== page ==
Instead of documenting while performing the audit procedures, auditors in the field sometimes decide to catch up with documentation later. However, there is a good reason that the standard calls for completing this step promptly. Documentation is more likely to be accurate if it is performed sooner rather than later. This approach also prevents the preparer from having to remember vast amounts of information or to repeat tasks after the procedure is performed.

In addition, meeting the requirements of AU-C Section 230 by documenting in a timely manner allows supervisors and partners to spend less time dealing with unnecessary questions and misunderstandings. It improves the chances that working papers can be reviewed in the field and that a draft report and management letter can be ready before leaving the client's office. It's much easier to identify problems and address questions to client staff when you're working down the hall from them than after you've left the field and you're trying to tie up loose ends.

Completing the review process and issuing the audit report on a timely basis also limits the auditor's responsibility for subsequent events procedures. When audit work is done on March 31, but the report is not issued until September, the auditor must consider events that have taken place in the meantime. That could require meeting with the client and performing various procedures to ensure that nothing has occurred that should be included in the financial statement disclosures. Timely completion of the report prevents these additional steps.


Good documentation also improves efficiency in subsequent-year audits. By documenting appropriately, the auditor is providing next year's audit team with a record of matters of continuing significance, helping them avoid duplication of effort, and giving them a solid foundation on which to build. They can walk in with a better understanding of what's ahead and the information that is needed, and they don't have to start from scratch.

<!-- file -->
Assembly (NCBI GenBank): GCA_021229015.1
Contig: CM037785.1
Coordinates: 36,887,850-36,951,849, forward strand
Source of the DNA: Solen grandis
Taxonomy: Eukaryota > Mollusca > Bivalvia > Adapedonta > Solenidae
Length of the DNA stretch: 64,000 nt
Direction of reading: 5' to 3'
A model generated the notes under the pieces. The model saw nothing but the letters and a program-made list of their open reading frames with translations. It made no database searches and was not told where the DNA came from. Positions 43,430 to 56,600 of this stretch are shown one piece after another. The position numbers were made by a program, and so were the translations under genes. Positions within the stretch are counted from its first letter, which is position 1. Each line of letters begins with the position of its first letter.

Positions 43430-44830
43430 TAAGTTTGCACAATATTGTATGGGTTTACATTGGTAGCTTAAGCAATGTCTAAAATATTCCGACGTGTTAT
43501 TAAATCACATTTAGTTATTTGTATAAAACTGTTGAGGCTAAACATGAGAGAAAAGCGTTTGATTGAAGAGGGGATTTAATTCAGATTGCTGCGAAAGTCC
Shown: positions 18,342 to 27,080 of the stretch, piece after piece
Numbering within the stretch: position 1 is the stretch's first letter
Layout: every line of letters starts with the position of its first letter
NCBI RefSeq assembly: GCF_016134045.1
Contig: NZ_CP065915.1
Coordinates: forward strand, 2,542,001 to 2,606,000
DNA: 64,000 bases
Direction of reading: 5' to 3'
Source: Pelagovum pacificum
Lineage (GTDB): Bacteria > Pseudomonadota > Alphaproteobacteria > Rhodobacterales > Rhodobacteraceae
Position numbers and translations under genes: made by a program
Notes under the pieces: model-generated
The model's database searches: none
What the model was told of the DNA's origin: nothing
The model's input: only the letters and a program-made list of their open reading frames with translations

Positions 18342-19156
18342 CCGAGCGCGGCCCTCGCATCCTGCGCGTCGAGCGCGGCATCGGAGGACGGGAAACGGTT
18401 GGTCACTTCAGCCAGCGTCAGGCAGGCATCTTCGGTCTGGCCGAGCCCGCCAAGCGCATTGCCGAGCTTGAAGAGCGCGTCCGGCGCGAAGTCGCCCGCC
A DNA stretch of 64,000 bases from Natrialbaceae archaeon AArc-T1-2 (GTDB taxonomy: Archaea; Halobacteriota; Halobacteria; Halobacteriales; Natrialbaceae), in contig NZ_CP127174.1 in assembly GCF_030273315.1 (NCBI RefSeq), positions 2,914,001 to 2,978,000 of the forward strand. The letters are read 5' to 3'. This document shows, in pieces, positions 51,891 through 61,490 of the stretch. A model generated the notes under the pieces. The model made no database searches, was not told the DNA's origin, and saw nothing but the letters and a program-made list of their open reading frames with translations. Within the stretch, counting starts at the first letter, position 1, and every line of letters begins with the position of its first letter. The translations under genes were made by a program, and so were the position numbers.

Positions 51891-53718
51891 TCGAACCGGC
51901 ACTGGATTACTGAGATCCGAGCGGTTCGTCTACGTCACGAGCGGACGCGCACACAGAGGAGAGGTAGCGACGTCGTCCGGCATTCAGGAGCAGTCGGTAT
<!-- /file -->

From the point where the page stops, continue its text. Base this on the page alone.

Auditors will also be in better shape when it comes to internal inspections, peer reviews, and regulatory inspections. With more thorough documentation, less time should be spent addressing questions and concerns during reviews or inspections. By developing a cohesive set of working papers, the auditor is less likely to be required to redo work already performed in the field, make follow-up requests to clients, or, in a worst-case situation, recall an audit report.

About the author

Mark Koziel (Mark.Koziel@aicpa-cima.com) is AICPA executive vice president—Firm Services.

To comment on this article or to suggest an idea for another article, contact Ken Tysiac, a JofA editorial director, at Kenneth.Tysiac@aicpa-cima.com or 919-402-2112.

AICPA resources


CPE self-study

  • Audit Workpapers: Documenting and Reviewing Field Work (#733328, text; #GT-AUDW, group pricing)
  • Audit Workpapers: Documenting Field Work (#163223, online access; #GT-CL4DFW, group pricing)
  • Audit Workpapers: Reviewing Field Work Documentation (#163233, online access; #GT-CL4FWD, group pricing)
  • New Staff: Core Concepts—Workpapers and Workpaper Documentation (#161060, online access; #GT-JEH, group pricing)
  • Working Paper Documentation—Tax Staff Essentials (#157603, online access; #GT-TSE.WPD, group pricing)

For more information or to make a purchase, go to aicpastore.com or call the Institute at 888-777-7077.